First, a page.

A total of 26 marketers signed up to participate in Georgia. To be among the first group of marketers considered, a marketer must have applied to the PSC by last Thursday, said PSC spokesman Shawn Davis. Applications will be ruled on in mid-October, and competition is set to begin Nov. 1. After today, marketer applications will be accepted on a rolling basis. Those in the first batch of applications are SouthStar, PG&ampE Energy Services, Enron Energy Services, Shell Energy Services, Williams Energy Services, PS Energy Group, Infinite Energy, NorAm Energy Management, Columbia Energy Services, PanCanadian Energy Services, Texas-Ohio Gas (DBA e prime), Optimum Energy Sources, SCANA Energy Marketing, FPL Energy Services, Volunteer Energy Services, Valdosta Natural Gas Services, Energy America, Duke Energy Trading and Marketing, UtiliCorp Energy Solutions, Sonat Marketing, Georgia Gas Services, InterResource Ministries, City of Fort Oglethorpe, Global Gas &amp Light, Phelts Natural Gas Associates, and Utility Service Group.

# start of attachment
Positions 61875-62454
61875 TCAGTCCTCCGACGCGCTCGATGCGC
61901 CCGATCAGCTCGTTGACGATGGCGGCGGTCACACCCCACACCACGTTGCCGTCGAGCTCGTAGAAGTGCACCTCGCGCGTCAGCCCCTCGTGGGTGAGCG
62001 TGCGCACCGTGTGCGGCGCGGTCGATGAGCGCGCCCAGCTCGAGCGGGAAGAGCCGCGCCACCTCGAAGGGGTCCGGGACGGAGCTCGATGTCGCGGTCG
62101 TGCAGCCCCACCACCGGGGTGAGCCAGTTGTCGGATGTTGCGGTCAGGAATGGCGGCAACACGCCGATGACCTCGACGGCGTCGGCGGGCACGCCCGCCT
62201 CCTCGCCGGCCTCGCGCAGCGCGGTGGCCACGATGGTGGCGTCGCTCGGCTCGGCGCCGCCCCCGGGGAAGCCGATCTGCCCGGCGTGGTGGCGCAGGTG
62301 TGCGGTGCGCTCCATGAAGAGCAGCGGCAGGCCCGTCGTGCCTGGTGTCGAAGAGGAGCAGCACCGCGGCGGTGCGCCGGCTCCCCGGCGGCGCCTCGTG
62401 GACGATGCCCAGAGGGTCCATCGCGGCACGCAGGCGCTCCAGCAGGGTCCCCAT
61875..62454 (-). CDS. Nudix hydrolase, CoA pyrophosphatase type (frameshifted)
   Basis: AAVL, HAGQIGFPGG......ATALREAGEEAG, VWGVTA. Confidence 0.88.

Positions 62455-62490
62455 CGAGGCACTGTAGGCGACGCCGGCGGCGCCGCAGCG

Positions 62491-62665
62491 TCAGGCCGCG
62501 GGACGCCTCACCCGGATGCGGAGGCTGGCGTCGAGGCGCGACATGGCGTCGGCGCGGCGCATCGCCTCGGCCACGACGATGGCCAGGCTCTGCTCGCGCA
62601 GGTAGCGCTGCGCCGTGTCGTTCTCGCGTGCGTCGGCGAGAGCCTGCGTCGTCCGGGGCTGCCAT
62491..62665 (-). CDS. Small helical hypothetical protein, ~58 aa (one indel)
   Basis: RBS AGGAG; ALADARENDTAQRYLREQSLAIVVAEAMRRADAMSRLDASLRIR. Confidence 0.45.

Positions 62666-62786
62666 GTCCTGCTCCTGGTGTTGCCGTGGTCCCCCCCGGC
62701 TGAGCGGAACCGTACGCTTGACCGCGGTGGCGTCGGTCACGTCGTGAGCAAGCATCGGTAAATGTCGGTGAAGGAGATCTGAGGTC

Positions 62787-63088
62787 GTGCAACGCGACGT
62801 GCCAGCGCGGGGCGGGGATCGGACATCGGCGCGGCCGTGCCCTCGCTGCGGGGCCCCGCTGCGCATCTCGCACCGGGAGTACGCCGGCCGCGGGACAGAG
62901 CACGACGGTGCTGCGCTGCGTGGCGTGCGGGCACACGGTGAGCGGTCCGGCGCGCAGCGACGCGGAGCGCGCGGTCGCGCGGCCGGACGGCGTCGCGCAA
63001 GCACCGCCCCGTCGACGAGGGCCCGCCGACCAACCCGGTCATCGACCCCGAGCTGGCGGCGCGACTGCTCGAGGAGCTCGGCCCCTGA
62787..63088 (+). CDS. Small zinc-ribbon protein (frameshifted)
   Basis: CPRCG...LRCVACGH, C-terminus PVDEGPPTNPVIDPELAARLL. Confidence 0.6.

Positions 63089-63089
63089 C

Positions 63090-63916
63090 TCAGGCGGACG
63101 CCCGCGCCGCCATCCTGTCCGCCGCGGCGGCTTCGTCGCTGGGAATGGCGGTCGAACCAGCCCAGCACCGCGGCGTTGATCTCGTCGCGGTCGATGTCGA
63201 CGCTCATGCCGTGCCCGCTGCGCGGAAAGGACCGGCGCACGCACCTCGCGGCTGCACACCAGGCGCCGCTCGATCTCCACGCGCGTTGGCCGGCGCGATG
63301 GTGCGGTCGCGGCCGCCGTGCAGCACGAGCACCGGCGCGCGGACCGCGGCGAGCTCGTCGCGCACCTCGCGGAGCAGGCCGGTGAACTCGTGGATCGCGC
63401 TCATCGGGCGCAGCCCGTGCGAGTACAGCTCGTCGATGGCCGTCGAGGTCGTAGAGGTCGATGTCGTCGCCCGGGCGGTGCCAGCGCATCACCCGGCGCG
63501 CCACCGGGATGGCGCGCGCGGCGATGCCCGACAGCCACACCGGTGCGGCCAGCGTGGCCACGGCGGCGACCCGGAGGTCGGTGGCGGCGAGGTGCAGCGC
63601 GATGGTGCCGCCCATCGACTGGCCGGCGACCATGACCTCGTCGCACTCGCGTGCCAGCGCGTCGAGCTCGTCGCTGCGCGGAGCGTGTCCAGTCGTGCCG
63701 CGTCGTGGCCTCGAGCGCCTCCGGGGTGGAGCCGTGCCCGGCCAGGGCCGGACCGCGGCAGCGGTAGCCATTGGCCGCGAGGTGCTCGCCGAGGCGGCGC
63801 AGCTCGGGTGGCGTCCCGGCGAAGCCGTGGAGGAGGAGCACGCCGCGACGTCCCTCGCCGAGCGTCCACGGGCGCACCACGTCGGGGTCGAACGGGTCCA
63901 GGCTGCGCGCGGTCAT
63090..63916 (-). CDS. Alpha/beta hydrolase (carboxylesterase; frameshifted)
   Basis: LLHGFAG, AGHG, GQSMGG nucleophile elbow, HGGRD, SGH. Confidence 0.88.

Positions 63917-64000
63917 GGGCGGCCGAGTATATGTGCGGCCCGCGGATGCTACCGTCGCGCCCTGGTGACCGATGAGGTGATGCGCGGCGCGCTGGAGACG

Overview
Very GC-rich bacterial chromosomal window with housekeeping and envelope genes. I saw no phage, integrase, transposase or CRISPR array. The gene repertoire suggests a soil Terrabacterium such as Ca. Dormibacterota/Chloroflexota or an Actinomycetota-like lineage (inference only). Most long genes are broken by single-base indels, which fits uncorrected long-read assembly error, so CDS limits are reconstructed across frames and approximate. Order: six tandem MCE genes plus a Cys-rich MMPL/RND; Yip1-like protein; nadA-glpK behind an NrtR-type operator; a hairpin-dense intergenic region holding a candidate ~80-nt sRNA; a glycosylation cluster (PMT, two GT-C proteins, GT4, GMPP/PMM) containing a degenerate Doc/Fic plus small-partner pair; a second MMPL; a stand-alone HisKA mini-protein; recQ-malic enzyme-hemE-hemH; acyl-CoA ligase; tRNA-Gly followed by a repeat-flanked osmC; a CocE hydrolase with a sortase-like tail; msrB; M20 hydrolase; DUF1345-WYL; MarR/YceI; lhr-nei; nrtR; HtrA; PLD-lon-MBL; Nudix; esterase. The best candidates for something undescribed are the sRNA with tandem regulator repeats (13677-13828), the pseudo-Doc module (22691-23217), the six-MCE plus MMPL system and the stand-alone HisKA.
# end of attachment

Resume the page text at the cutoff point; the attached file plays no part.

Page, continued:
As a participant in Georgia's unbundling, Piedmont hopes to learn lessons it can apply to the Carolinas and Tennessee when customer choice becomes available in these states. "I don't think anybody at this stage can say that this is a model or that there won't even be revisions to the present model. I think being a player there is going to be very important for us to assist the other states and commissions and work with them on what's good and what's bad. It's certainly a wide-open market. They definitely have opened it up, and that's what makes us think it's a good place to move into."

Maxheim said the company likely won't pursue similar alliances elsewhere but will retain its focus on the Southeast. "That's where the growth is. That's where the market is. We have all the opportunities we need in about seven southeastern states."

Joe Fisher, Houston